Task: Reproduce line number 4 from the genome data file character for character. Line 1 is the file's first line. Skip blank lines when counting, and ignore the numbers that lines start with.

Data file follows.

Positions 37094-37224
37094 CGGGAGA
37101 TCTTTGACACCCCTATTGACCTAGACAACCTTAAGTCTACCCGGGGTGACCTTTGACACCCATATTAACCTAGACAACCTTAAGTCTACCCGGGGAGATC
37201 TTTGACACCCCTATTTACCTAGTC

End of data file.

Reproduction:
37201 TTTGACACCCCTATTTACCTAGTC